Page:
Three masked Eta members read out a statement on Saturday night at a pro-Eta rally saying the group "confirms its commitment to continue to fight... until independence and socialism for the Basque country is won," local media reported.

 

"The fight is not a thing of the past. It is the present and the future," the group said.

 

Jose Luis Rodriguez Zapatero, Spain's prime minister, said in a speech on Sunday that Eta and its supporters should reject violence and "engage in politics and nothing more than politics".

 

Eta has been fighting a bitter battle for a separate Basque homeland for more than 40 years, killing more than 800 people. It announced its ceasefire in March this year.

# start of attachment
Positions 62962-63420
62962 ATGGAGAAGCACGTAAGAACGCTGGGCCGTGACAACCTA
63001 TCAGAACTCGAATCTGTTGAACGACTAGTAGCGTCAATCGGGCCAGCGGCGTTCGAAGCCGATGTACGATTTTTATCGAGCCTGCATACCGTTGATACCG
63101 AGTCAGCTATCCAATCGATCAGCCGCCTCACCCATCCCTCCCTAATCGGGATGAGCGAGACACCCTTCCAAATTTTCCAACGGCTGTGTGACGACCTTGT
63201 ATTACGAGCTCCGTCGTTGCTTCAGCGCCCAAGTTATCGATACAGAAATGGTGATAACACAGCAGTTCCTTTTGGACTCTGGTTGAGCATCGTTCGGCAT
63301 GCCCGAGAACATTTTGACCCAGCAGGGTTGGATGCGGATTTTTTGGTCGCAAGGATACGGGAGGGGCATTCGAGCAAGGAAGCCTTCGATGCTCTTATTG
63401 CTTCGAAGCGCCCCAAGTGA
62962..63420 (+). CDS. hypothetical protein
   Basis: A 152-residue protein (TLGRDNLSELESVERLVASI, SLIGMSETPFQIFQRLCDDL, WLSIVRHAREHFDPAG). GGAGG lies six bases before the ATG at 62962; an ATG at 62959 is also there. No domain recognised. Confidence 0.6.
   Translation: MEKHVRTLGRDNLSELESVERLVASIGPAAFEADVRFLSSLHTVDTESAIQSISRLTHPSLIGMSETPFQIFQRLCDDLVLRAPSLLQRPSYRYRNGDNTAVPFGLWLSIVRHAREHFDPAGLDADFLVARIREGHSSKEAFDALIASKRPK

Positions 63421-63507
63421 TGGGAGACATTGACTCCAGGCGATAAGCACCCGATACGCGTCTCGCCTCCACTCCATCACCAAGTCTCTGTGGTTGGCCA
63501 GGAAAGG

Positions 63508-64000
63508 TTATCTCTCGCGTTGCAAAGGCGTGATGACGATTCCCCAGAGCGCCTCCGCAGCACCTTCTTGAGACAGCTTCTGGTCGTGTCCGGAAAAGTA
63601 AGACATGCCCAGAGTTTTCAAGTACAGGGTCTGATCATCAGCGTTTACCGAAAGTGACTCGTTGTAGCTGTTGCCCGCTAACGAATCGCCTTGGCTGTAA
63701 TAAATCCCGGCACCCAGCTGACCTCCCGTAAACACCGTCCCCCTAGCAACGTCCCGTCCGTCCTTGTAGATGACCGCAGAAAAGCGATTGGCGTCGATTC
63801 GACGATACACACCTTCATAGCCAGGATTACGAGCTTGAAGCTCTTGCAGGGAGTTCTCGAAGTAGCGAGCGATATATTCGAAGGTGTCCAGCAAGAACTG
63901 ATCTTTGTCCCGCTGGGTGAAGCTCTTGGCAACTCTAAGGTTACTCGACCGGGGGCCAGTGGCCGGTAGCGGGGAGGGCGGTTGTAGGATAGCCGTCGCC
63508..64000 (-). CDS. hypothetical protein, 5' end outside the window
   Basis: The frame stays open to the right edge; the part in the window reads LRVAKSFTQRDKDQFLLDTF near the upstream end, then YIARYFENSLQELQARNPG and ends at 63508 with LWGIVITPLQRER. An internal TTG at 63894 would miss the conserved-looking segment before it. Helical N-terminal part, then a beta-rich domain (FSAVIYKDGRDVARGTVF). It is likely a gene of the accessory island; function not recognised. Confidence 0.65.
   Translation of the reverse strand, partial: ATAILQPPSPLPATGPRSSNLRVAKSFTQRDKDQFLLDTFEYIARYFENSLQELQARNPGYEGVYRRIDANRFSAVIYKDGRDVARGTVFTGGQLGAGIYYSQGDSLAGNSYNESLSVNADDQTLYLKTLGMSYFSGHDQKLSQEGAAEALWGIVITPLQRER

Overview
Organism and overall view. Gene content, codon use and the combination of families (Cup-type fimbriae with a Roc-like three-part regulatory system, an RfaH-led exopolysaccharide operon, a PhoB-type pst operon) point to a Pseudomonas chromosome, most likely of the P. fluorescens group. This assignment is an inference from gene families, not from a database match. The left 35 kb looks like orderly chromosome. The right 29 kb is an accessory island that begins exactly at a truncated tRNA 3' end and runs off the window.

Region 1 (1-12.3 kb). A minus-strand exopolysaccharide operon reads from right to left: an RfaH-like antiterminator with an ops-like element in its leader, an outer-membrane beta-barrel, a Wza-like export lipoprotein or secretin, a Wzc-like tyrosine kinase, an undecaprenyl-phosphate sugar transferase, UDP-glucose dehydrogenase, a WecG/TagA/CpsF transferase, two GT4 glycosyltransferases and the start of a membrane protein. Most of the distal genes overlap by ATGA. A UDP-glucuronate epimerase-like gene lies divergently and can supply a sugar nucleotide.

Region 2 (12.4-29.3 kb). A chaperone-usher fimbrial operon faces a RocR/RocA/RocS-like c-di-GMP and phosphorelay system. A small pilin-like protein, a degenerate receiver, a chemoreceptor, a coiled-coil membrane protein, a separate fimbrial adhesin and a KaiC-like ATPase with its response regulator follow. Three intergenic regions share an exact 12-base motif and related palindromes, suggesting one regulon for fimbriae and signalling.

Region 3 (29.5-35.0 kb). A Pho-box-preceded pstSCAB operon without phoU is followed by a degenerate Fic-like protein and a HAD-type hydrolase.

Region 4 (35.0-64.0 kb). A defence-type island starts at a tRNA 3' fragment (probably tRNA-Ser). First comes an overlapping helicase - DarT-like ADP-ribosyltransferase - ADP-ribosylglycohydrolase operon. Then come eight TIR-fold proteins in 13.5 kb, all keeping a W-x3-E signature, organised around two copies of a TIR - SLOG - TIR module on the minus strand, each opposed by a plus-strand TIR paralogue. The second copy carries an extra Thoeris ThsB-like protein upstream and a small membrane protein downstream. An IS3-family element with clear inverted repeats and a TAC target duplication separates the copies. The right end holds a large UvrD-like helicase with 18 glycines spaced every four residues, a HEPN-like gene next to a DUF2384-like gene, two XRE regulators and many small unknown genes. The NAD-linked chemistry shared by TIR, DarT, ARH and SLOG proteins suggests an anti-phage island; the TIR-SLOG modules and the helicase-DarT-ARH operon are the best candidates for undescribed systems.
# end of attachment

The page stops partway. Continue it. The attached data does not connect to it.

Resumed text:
Opposition anger

 

In June, Zapatero told Spanish parliament that he was prepared to negotiate with Eta, but only on the issues of the organisation's dissolution and the fate of Eta prisoners in Spanish jails.

 

He was not prepared to offer concessions regarding possible Basque independence and talks have since stalled.

 

The conservative opposition has accused Zapatero of caving in to what it calls an active terrorist group because Eta has neither disarmed, renounced violence nor shown repentance.

 

Meanwhile, since late August there has been a renewal of urban violence in the Spanish Basque country, with radical ETA sympathisers blamed for burning buses and throwing Molotov cocktails.

 

Batasuna, Eta's banned political wing, has said it believes that the peace process is currently in a "particularly serious situation".